Kemmerich was Paul's childhood friend and had his leg amputated because a shell hit his thigh, but his wound was already infected and he ended up being the first to die. The author also manages to realistically capture Baumer's emotions during the battle. An Intellignet, Speculative young man, Kropp is one of Pauls closest friends during the war. Chapter 1 Summary The chapter begins with German soldiers at rest after fourteen days of fierce battle on the Western Front. When Himmelstoss tries to make them obey him, they stand up to him.
The friends then discuss the stupid futility of war. Ginger The company cook who closely guards the food from the hungry soldiers. Baumer thinks that coming home may have been a mistake. The cook, however, says that he can only distribute food for eighty; but the soldiers argue and overrule him. Albert Kropp Another of Baumer's classmates who joins the infantry. Baumer watches as Franz Wachter dies of a septic wound.
Gerald Duval The French soldier who lands in Baumer's shell hole. The old classmates talk about how they had idolized Kantorek while they were in school; now they hate him, blaming him for their misery. The next day he tells Kat and Kropp about Gerald Duval. Since he is trusted by his students, he is directly responsible for Baumer and his friends enlisting in the infantry. He knows that he will never again be the same man; he will be haunted throughout his life by the brutality and loss he has seen.
Another comrade, after falling into a pit of poison gas, is carried off by the medics to a slow, painful death; the medics had appeared before Kat could put him out of his misery. He was also a classmate of our narrator, Paul B ä umer. When it is time for Baumer's company to retreat, there are only thirty-two men, out of one hundred and fifty, who return to the rear line. The description of calm domestic life in a small German town is a stark and intentional contrast to the horrors of war described in the previous chapter. In October 1918, Paul, recently returned from two weeks' leave to recover from poisonous gas, is killed on a quiet day, shortly before armistice ends the war. There he finds out that Kat is dead. As the shelling continues, more and more corpses are thrown out of their coffins and into the graveyard, and more soldiers are wounded or killed.
He is a young man with a wife and a farm at home; he is constantly homesick for his far and family. On the way, Kat is hit again, this time in the head. The novel itself proved super controversial after it was published because of its graphic, honest portrayal of trench warfare along the Western Front. Kropp believes that the war has permanently ruined them; he fears that after the war, they will be good for nothing. One day Detering, one of Baumer's few remaining friends, sees a cherry tree in full blossom. Paul, who is also wounded, is granted leave. In spite of the pain, Kemmerich frets that his watch has been stolen by someone in the medical facility.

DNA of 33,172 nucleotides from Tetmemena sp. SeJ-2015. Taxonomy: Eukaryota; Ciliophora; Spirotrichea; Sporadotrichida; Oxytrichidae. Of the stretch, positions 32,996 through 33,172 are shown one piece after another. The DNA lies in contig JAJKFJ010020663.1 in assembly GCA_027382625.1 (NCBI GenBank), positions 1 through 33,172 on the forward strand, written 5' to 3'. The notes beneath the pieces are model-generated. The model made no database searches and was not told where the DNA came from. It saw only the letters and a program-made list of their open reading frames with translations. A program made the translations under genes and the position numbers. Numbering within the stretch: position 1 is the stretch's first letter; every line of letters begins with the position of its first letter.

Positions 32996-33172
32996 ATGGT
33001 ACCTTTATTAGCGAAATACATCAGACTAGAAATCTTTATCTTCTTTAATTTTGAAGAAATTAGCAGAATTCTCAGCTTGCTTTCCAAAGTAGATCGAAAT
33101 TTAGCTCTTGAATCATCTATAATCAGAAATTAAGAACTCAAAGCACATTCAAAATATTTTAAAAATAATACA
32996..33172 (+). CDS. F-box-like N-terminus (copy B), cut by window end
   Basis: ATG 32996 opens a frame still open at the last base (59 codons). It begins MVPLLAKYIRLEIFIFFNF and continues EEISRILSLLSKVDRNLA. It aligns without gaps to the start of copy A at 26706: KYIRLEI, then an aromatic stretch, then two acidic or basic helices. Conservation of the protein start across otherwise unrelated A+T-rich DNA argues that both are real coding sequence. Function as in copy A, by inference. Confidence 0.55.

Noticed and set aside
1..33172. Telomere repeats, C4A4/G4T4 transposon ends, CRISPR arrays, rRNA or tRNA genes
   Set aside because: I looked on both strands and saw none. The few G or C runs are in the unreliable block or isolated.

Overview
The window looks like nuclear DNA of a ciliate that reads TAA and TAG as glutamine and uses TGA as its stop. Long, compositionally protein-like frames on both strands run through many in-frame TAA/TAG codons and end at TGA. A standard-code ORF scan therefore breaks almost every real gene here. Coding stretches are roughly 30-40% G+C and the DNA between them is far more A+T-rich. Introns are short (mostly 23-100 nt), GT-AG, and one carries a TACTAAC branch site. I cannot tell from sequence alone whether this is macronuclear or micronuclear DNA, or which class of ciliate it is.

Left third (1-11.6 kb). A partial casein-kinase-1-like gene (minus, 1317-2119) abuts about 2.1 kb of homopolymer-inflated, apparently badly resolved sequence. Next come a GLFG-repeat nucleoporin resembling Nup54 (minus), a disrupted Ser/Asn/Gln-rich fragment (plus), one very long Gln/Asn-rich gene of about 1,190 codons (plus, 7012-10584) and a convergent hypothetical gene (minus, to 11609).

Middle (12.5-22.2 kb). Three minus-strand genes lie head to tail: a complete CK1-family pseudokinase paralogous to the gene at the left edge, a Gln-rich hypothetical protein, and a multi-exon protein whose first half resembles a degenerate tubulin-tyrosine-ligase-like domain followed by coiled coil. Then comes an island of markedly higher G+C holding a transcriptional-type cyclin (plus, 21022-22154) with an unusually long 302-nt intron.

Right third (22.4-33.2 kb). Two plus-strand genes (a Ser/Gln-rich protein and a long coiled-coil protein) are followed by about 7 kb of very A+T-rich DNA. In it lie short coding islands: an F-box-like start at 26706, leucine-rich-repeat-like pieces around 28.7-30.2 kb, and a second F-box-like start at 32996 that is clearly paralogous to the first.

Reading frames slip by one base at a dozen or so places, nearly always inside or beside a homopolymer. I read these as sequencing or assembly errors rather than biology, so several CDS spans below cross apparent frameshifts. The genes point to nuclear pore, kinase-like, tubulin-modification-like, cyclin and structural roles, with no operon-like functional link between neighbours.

Himmelstoss is used as an example; before the war, he was a lowly mailman. The fight would begin with artillery bombardment. Like chapters 1 and 3, this section is about life, living, and friendship and serves as a bridge between two bleak chapters. His relationship with his parents has weakened further, and he has no time for girlfriends or fun. .
Late in the film, the turmoil and wretchedness of the main character, Paul Baumer, is manifested in his extreme disassociation while home on furlough. Baumer again admits his misery in this chapter. Baumer identifies with these youth in their ill-fitting uniforms; he feels as lost as they do. He is a propagandist who glorifies war and the German cause. After killing him, Baumer realizes that the enemy is just another frightened soldier, just like he is.
One side would move forward, only to be repulsed by the enemy. One of Paul's c;ass,ates wjp serves with paul in the Second Company. One by one, practically all of Paul's other schoolmate friends die, one way or another. They listen to the painful moans of horses that are wounded. In truth, Baumer and his friends resent all authority at this point in their lives; the brutality of war that they have experienced has caused them to lose faith in the older adult generation. Baumer also learns that Kantorek, his former teacher, is fighting in the war as an ordinary soldier; ironically, he was assigned to the company of one of his former students, Commander Mittelstaedt. Near the trenches, there are colorful butterflies flying about; and the stack of new coffins is placed against a schoolhouse, where young children once went to learn about life.
Once during the novel, Baumer goes home on leave, but the setting quickly reverts to the war front. This shows what Paul would want for himself, a death that means no suffering and a fast end. At dawn, a truck returns the men to their billets. He again vows to crusade against war in the future. After he experiences the horrors of trench warfare, however, he tries to make amends with them.
When Baumer arrives at the station, Kat is already dead. Corporal Himmelstoss A drillmaster and a bully. He carries Kat to an aid station to be treated for a shin wound. In fact Remarque makes a reference to the fact that Baumer's generation will become the lost generation, never fully recovering from the emptiness and devastation of the war. As the chapter begins, Baumer has been given a two-week period of rest because he has been sick with gas poisoning. Along the way, Kat is hit again and dies.